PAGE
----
Rusk soon proposed new language for JFK’s message to Khrushchev: “As I was preparing this letter, I learned of your broadcast message today. That message raises problems affecting many countries and complicated issues not related to Cuba or the Western Hemisphere.” After the crisis in Cuba is resolved, “we can make progress on other and wider issues.” President Kennedy recognized immediately that Rusk’s wording did not reflect his own persistent stance on pursuing a Turkey-Cuba trade—his advisers appeared to be trying a rather transparent end run around his position. “Well, isn’t that really rejecting their proposal of this morning?” JFK countered irritably. “I don’t think so,” Bundy replied, supported by Rusk. “It’s rejecting the immediate tie-in [on Turkey],” “We’re not rejecting the tie-in,” President Kennedy declared.
“Mr. President,” former Ambassador Llewelyn Thompson admonished, “if we go on the basis of a trade, which I gather is somewhat in your mind, we end up, it seems to me, with the Soviets still in Cuba with planes and technicians and so on. Even though the missiles are out, that would surely be unacceptable and put you in a worse position.” President Kennedy replied with practical and determined logic: “But our technicians and planes and guarantees would still exist for Turkey. I’m just thinking about what we’re gonna have to do in a day or so, which is 500 sorties in 7 days and possibly an invasion, all because we wouldn’t take missiles out of Turkey.” Perhaps recalling his own wartime experience, JFK continued, “And we all know how quickly everybody’s courage goes when the blood starts to flow and that’s what’s gonna happen in NATO.” If the Soviets “grab Berlin, everybody’s gonna say, ‘Well, that was a pretty good proposition.’ Let’s not kid ourselves, that’s the difficulty. Today it sounds great to reject it, but it’s not going to after we do something!”
If the Turks were adamant, JFK continued, then the U.S. ought to get NATO to “put enough pressure on them. I just tell you,” he lectured, “I think we’re better off to get those missiles out of Turkey and out of Cuba because I think the way of getting ‘em out of Turkey and out of Cuba is gonna be very, very difficult and very bloody, one place or another.” But, JFK objected to forcing the deal on Turkey and NATO. “What I’d like to do is have the Turks and NATO equally feel that this is the wiser move.”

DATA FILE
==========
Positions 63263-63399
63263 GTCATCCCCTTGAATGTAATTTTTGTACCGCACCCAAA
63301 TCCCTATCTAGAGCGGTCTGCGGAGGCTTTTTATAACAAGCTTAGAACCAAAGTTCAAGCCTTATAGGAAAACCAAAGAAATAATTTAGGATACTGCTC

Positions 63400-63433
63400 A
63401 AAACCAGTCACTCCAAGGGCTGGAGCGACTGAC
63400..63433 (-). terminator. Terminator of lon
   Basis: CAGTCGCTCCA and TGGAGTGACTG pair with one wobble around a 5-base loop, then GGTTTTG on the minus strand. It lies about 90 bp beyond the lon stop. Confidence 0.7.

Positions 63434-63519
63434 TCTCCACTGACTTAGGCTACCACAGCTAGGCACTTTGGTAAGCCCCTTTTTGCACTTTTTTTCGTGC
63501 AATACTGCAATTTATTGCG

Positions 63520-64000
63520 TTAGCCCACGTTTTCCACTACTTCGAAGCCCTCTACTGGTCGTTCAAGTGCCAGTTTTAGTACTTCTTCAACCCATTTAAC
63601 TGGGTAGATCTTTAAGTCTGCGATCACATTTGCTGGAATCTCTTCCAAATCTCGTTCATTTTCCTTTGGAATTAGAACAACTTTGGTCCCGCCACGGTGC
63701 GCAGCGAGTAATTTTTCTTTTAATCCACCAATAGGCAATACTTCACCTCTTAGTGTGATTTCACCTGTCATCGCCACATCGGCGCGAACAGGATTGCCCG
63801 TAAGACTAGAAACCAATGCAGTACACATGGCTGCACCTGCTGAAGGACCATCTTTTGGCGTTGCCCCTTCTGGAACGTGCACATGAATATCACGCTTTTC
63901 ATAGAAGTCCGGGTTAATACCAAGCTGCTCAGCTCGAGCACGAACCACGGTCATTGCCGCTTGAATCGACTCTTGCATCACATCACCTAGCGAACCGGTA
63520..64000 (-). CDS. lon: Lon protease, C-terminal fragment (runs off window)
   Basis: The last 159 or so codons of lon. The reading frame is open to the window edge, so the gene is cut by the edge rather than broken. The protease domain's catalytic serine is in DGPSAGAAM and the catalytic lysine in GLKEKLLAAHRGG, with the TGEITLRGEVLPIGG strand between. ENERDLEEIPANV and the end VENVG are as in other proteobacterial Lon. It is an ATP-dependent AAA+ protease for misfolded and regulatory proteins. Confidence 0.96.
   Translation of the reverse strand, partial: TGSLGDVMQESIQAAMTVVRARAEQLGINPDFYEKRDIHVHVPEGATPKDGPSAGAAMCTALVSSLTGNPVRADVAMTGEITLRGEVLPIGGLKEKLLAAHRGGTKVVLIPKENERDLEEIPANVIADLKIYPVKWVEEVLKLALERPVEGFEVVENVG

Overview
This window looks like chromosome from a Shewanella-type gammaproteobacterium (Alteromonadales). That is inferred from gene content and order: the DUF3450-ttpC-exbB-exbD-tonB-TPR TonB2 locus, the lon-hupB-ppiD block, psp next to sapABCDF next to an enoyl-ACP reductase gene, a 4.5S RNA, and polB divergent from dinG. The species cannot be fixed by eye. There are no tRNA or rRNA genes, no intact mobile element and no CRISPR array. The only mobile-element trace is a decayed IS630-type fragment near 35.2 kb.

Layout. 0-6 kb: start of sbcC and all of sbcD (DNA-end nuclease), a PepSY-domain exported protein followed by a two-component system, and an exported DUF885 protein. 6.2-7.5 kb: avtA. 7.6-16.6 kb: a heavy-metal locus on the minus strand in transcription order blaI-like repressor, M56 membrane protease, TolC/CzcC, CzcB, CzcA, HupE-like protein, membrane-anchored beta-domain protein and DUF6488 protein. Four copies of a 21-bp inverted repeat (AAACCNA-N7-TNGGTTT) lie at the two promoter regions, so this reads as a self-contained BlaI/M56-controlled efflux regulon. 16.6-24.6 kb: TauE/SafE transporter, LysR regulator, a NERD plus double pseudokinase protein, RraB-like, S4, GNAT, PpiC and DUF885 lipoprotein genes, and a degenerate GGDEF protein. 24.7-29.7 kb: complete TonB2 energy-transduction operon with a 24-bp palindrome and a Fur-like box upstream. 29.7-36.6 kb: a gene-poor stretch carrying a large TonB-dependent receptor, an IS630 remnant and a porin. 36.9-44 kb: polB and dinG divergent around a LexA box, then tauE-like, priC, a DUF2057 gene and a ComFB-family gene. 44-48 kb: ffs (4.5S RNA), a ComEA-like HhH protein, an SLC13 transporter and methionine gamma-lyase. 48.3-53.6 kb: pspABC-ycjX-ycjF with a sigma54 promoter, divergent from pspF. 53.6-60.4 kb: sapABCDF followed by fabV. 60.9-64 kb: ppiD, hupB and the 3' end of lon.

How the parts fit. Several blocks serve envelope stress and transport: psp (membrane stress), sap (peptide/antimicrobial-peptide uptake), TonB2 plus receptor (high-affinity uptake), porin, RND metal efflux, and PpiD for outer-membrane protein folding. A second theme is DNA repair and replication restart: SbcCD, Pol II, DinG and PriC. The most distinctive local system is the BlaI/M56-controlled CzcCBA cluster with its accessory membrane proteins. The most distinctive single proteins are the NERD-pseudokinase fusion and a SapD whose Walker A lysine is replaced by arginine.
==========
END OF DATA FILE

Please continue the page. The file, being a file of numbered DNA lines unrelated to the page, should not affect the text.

“The point of the matter is,” Kennedy snapped again, “Khrushchev’s gonna come back and refer to his thing this morning on Turkey. And then we’re gonna be screwing around for another 48 hours. … He’ll come back and say, ‘Well we’re glad to settle the Cuban matter. What is your opinion of our proposal about Turkey?’ So then we’re on to Monday afternoon, and the work goes on.” “It’s got to be finessed,” JFK continued, “we have to finesse him.” President Kennedy, nonetheless, had no illusions about Khrushchev’s response to U.S. pressure to go back to Friday’s proposal, “which he isn’t gonna give us. He’s now moved on to the Turkish thing. So we’re just gonna get a letter back saying, ‘Well, he’d be glad to settle Cuba when we settle Turkey.’”
“He must be a little shaken up,” RFK pointed out, “or he wouldn’t have sent the [Friday] message to you in the first place.” “That’s last night,” JFK retorted impatiently. “But it’s certainly conceivable,” RFK replied, “that you could get him back to that. I don’t think that we should abandon it.” JFK halfheartedly agreed that there was no harm in trying. “All right,” he finally conceded, “Let’s send this” letter dealing with Cuba first. But, he cautioned that the key question remained, “what are we gonna do about the Turks.”
The president seemed willing to go along with this scheme on the slim chance that Khrushchev would at least agree to a cessation of work on the missile sites, but he clearly remained unconvinced and unenthusiastic: “As I say, he’s not gonna [accept] now [after his public offer on Turkey] … we can try this thing, but he’s gonna come back on Turkey.” McNamara, however, warned the president about appearing “too weak” to the Soviets.
After news arrived that a U-2 had been shot down over Cuba by a Soviet surface-to-air missile, the president tried to placate the opponents of a Turkish deal by reiterating that “first we oughta try to go the first route which you suggest and get him back [to the Friday offer]. That’s what our letter’s doing.” But, at the same time, he again underscored his lack of conviction about that strategy and made clear that he was determined to keep the Turkish option alive: “Then it seems to me we oughta have a discussion with NATO about these Turkish missiles.” “We oughta go in at dawn and take out that SAM site,” McNamara urged the president. “And we oughta send a surveillance aircraft in tomorrow in the regular flights early in the morning, and we oughta be prepared to take out more SAM sites and knock out the… aircraft.” The defense secretary also continued to adamantly oppose a direct Cuba-Turkey missile deal.